Know your swimming limits and stay within them. Don’t try to keep up with a stronger skilled swimmer or encourage others to keep up with you. Keep an eye on weaker swimmers—if they appear tired, encourage them to get out of the water and rest.
Watch out for the “dangerous too’s”—too tired, too cold, too much sun, too much strenuous activity. Get out of the water immediately if any of these situations occur. Stay off the main drain. The suction from the pump could trap you underwater.
Use common sense regarding food and beverages while swimming.
Do not chew gum or eat while you swim; you could easily choke.
Never drink alcohol and swim.
Use common sense about swimming after eating. If you have had a large meal, it is wise to let digestion get started before doing strenuous activity such as swimming.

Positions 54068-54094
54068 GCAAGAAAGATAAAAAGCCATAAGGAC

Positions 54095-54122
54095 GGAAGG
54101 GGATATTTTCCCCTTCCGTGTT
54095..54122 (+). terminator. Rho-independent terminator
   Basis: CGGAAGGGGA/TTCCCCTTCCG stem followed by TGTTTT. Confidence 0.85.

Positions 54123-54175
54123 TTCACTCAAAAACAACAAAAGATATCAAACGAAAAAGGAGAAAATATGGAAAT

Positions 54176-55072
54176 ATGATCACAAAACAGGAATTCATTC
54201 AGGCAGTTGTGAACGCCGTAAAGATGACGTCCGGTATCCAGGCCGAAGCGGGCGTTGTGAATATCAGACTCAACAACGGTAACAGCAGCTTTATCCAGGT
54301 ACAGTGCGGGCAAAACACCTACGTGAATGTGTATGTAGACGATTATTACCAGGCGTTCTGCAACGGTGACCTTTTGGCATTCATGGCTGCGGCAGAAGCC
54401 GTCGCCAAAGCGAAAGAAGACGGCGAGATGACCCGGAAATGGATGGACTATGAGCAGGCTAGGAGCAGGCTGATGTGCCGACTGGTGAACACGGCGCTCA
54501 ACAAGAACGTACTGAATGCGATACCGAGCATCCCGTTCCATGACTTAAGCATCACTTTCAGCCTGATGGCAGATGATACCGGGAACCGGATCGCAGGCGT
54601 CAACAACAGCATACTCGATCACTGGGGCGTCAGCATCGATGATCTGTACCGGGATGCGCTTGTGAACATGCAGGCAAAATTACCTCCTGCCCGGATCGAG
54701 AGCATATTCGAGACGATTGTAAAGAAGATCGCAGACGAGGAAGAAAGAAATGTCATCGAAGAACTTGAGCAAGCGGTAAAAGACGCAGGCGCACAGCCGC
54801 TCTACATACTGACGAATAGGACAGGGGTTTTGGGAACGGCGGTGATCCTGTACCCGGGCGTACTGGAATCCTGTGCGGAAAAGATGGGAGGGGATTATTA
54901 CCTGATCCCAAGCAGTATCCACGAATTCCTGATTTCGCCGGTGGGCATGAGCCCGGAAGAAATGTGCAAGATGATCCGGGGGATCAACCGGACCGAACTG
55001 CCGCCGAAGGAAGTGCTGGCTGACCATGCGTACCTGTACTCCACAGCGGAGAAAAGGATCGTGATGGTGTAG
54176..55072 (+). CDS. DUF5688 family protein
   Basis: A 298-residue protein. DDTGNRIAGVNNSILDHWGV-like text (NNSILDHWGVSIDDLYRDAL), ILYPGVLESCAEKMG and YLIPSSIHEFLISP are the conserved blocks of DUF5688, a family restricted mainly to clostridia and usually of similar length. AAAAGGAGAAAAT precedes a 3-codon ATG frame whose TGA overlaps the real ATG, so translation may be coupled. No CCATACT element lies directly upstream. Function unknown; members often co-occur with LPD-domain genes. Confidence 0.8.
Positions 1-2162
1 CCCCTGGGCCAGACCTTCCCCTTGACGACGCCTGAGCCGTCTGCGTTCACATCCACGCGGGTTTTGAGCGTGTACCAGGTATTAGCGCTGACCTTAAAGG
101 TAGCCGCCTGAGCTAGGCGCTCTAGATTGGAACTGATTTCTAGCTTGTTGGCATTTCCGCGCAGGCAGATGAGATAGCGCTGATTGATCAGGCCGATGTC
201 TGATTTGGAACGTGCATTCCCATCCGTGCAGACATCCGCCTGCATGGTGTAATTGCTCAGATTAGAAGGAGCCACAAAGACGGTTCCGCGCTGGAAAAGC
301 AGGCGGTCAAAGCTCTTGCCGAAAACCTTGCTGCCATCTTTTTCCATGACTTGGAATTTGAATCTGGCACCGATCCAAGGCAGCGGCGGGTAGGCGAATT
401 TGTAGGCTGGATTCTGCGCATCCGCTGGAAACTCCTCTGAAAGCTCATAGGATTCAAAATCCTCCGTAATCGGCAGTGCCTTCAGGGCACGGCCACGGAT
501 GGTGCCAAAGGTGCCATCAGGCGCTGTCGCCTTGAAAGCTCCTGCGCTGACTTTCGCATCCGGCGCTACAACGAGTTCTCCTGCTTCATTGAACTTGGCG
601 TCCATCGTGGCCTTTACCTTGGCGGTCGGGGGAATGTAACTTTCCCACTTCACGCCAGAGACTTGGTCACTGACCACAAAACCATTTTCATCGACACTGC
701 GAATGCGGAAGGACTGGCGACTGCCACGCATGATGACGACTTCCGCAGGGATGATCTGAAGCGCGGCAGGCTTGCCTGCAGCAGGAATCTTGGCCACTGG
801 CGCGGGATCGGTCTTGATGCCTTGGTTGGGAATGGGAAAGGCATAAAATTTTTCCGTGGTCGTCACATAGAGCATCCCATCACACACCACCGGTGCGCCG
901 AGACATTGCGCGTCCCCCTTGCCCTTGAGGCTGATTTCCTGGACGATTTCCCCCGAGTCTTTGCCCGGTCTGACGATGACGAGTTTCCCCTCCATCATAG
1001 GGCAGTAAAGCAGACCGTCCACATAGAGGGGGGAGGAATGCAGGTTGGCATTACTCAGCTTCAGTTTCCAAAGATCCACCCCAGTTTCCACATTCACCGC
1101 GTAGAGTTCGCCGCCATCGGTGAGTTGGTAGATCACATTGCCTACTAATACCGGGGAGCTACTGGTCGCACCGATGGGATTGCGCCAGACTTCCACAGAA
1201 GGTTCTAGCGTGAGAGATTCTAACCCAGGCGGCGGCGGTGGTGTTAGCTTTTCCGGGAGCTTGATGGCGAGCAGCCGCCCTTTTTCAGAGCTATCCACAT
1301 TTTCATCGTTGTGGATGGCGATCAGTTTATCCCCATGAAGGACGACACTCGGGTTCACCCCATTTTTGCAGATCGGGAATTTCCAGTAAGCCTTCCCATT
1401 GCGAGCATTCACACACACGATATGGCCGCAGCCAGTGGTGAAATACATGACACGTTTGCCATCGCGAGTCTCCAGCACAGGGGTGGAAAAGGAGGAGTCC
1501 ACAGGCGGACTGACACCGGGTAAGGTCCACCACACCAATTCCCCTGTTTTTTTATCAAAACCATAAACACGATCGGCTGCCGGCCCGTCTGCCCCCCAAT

Use plastic instead of glassware in the pool area.
Obey “No Diving” signs. A general rule is to enter feet first into water rather than head-first.
Never dive into an above-ground pool, they are too shallow.
Make sure the pool cover is completely lifted off the pool. Never walk on the pool cover.
Watch the weather: know local weather conditions and prepare for electrical storms. Because water conducts electricity, stop swimming as soon as you see or hear a storm.
Keep rescue equipment (pole, rope and personal floatation devices) by the pool.
Keep a phone poolside. Program the phone with emergency phone numbers and/or post emergency phone numbers in your pool area.
Learn cardiopulmonary resuscitation (CPR) and basic first aid. Post CPR instructions in your pool area.